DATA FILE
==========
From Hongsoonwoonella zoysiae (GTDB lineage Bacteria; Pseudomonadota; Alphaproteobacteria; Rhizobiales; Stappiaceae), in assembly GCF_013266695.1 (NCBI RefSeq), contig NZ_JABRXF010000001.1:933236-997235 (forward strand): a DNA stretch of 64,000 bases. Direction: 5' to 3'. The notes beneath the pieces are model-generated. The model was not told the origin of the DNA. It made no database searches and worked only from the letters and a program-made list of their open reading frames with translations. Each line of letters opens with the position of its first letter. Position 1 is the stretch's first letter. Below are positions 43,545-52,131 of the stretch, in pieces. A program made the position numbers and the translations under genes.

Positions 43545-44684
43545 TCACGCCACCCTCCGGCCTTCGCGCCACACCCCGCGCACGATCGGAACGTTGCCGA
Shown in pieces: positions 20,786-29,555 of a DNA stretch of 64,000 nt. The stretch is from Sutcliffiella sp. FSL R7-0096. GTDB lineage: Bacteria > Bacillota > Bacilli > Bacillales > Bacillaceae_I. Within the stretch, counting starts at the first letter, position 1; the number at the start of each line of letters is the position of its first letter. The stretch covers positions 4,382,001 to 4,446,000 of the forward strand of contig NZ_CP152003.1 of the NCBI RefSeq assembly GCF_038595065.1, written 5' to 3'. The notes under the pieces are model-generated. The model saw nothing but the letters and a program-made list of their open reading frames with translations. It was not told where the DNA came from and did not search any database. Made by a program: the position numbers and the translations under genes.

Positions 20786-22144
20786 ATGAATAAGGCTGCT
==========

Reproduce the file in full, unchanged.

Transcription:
From Hongsoonwoonella zoysiae (GTDB lineage Bacteria; Pseudomonadota; Alphaproteobacteria; Rhizobiales; Stappiaceae), in assembly GCF_013266695.1 (NCBI RefSeq), contig NZ_JABRXF010000001.1:933236-997235 (forward strand): a DNA stretch of 64,000 bases. Direction: 5' to 3'. The notes beneath the pieces are model-generated. The model was not told the origin of the DNA. It made no database searches and worked only from the letters and a program-made list of their open reading frames with translations. Each line of letters opens with the position of its first letter. Position 1 is the stretch's first letter. Below are positions 43,545-52,131 of the stretch, in pieces. A program made the position numbers and the translations under genes.

Positions 43545-44684
43545 TCACGCCACCCTCCGGCCTTCGCGCCACACCCCGCGCACGATCGGAACGTTGCCGA
Shown in pieces: positions 20,786-29,555 of a DNA stretch of 64,000 nt. The stretch is from Sutcliffiella sp. FSL R7-0096. GTDB lineage: Bacteria > Bacillota > Bacilli > Bacillales > Bacillaceae_I. Within the stretch, counting starts at the first letter, position 1; the number at the start of each line of letters is the position of its first letter. The stretch covers positions 4,382,001 to 4,446,000 of the forward strand of contig NZ_CP152003.1 of the NCBI RefSeq assembly GCF_038595065.1, written 5' to 3'. The notes under the pieces are model-generated. The model saw nothing but the letters and a program-made list of their open reading frames with translations. It was not told where the DNA came from and did not search any database. Made by a program: the position numbers and the translations under genes.

Positions 20786-22144
20786 ATGAATAAGGCTGCT